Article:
After every mass shooting, Republicans and gun nuts (you won't need a Venn diagram to see the overlap) have complained ad nauseam about America's need for more mental health practitioners and blamed our health system for not helping these victims of mental illness into whose laps weapons have miraculously fallen.
I used to accuse these Republicans of deflecting, but my GOP adversaries will be happy to hear that I've come around. We do need more mental health professionals—an army of them to treat all the delusionals sleepwalking through this era of mass murders and wanton, random violence and declaring that guns aren't the problem. It is they who need professional help.
Since statistics can lie or be made to lie, there's no point in telling the delusionals that, though America constitutes only four percent of the world's population, it owns more than 40% of the world's guns. Nor is there any value in explaining the problem of Americans possessing 120 guns for every 100 citizens. (For worldwide comparison, Yemen is second in gun fetishism with 52 per 100...and is also second in the percentage of gun-related murders.)
But, yes, statistics can be bent and shaped and formed, and there's probably a very positive way of saying that America's 290 million guns are a good thing and that Yemen is on the right track, but I'll leave those conclusions to the delusionals.
Speaking of which, this past spring PBS asked every senator what should be done about gun safety. Most Republicans did not respond, but not all of them knew enough to keep their thoughts to themselves.
Tennessee's Republican senator Marcia Blackburn suggested we arm teachers and beef up school security but also said we should "improve access to resources and treatment for those suffering from mental illness."
Iowa's Chuck Grassley touted the EAGLES Act that senators have been working on, which places a greater emphasis on preventing school violence—as if the problem is a couple of hot-headed kids fighting over a prom date...and as if the senators "work" on anything.
After the utter failure of gun control and law enforcement in Uvalde, Texas, Missouri's Josh Hawley called for stiffer penalties for violent crimes and more police funding. Hard to argue against either, though since most mass murderers end up dead at the scene, that first suggestion is especially lame.
Wisconsin Republican Ron Johnson wants to create a clearinghouse on school security, as if there's a casualness about these attacks that allow people to consult a database for a course of action in the event of an assault. Would there be a separate plan for grocery stores? Walmarts? Outdoor concerts? Neighborhood gatherings. Do we consult our phones when the shooting starts?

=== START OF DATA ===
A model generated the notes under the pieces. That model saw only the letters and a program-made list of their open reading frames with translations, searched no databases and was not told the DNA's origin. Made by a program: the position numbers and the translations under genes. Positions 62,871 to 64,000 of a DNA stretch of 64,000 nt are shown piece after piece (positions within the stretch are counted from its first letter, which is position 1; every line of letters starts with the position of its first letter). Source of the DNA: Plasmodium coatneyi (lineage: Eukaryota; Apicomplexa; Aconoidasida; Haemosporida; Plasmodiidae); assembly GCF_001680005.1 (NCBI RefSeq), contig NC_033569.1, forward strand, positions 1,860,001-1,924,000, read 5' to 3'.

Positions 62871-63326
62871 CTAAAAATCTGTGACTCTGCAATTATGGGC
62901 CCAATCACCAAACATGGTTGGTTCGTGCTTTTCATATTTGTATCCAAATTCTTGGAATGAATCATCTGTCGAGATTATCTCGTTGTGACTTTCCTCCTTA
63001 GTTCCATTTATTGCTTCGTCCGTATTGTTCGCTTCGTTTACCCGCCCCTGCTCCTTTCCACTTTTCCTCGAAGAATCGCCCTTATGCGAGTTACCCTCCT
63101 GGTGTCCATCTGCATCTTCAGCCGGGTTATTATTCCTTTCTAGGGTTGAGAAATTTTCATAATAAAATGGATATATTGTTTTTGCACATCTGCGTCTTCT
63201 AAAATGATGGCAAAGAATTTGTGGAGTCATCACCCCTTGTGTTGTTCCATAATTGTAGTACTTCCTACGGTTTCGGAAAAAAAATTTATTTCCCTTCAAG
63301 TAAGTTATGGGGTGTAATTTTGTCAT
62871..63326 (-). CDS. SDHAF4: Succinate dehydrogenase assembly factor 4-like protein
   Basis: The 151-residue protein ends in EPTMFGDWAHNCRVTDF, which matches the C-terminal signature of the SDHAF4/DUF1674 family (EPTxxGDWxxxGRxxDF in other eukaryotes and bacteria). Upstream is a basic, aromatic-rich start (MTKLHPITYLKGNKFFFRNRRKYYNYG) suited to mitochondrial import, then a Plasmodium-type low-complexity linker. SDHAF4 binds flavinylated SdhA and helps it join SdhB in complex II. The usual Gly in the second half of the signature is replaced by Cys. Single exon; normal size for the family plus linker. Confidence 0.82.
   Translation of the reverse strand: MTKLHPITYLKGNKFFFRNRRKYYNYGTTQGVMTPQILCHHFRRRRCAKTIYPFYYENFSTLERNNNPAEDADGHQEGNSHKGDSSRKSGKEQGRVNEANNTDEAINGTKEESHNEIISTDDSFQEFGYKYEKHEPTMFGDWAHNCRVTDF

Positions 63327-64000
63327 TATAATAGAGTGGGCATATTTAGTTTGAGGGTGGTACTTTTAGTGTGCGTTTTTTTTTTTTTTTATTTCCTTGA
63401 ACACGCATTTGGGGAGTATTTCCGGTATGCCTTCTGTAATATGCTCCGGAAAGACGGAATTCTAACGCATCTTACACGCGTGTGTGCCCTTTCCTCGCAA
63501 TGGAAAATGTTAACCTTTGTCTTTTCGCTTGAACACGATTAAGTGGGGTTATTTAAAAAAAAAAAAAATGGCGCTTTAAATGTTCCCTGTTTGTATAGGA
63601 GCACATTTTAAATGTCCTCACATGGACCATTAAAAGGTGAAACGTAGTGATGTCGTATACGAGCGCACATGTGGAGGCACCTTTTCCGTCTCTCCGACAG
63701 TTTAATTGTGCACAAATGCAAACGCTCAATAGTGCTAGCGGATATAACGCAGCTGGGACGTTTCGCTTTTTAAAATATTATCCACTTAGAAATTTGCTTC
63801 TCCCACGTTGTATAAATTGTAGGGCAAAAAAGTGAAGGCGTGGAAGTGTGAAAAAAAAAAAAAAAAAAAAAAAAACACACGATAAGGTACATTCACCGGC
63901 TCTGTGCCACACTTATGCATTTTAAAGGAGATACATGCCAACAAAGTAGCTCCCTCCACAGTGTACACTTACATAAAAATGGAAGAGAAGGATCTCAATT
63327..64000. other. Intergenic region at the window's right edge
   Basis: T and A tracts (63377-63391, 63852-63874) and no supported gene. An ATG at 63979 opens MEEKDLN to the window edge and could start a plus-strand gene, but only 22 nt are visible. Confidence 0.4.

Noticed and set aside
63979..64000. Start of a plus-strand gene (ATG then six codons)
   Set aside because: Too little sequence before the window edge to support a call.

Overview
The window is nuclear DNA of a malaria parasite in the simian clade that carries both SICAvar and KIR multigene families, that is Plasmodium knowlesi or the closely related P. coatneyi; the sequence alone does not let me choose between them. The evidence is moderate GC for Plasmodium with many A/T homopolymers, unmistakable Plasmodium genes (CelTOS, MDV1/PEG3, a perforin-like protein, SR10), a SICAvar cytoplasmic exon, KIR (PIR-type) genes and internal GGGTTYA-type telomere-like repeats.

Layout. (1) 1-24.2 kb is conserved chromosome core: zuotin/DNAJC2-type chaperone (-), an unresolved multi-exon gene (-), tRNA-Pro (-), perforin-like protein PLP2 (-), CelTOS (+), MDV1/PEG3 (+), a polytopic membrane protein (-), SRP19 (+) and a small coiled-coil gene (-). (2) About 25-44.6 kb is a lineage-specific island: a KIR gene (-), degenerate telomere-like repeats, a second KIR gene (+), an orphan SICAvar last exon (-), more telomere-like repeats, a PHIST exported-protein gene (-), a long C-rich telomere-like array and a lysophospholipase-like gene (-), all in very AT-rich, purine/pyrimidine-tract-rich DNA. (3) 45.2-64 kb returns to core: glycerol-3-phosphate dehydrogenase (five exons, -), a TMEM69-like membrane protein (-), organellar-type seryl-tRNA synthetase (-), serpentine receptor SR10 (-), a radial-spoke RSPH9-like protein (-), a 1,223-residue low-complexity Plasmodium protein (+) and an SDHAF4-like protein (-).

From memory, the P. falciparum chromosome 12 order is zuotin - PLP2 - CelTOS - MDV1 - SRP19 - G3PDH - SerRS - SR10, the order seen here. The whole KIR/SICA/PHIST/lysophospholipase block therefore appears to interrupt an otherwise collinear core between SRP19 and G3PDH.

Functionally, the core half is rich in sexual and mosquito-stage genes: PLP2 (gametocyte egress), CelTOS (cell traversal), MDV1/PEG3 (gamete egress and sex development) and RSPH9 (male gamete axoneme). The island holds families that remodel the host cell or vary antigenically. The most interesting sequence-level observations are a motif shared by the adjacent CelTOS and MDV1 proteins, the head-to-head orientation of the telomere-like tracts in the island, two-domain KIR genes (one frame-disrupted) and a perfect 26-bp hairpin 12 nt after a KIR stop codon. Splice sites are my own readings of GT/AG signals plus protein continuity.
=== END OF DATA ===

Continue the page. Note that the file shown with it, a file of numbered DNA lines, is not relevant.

Rand Paul (R-Kentucky) sends thoughts and prayers.
These elected leaders check all the boxes on all the forms sent out by the NRA. They have all learned to speak delusional, an easy language to learn. One need master only a few simple phrases: thoughts and prayers, Second-amendment rights, right to bear arms, God-given right. A report of the recent Walmart shooting—in delusional—would read something like this.
A Walmart worker exercising his Second Amendment rights shot and killed five of his co-workers on Thursday. Thoughts and prayers may be directed to the victims and their families, but not if any of those thoughts and/or prayers besmirches, criticizes, or alters the God-given grace of gun ownership.
It's unlikely that the Walmart killer would have been dissuaded by a potentially harsh prison term, or hindered by some security system, or frightened by a clearinghouse full of advice. And though I'll admit that his rampage might have occurred without a gun and he may have done a lot of harm, his victims would have had a fighting chance had it been a little more difficult for him to stroll out of a store with a 9mm handgun.
And lest we think that the delusionals comprise a bunch of yokels, among the most ardent supporters of gun rights is a group called Doctors for Responsible Gun Ownership. I don't know if any of these health professionals ever wandered through the remains of assault-weapon victims—and matching body parts was the only "doctoring" being performed—but the fact that such an organization exists is disheartening enough.
I doubt if even Yemen has a branch.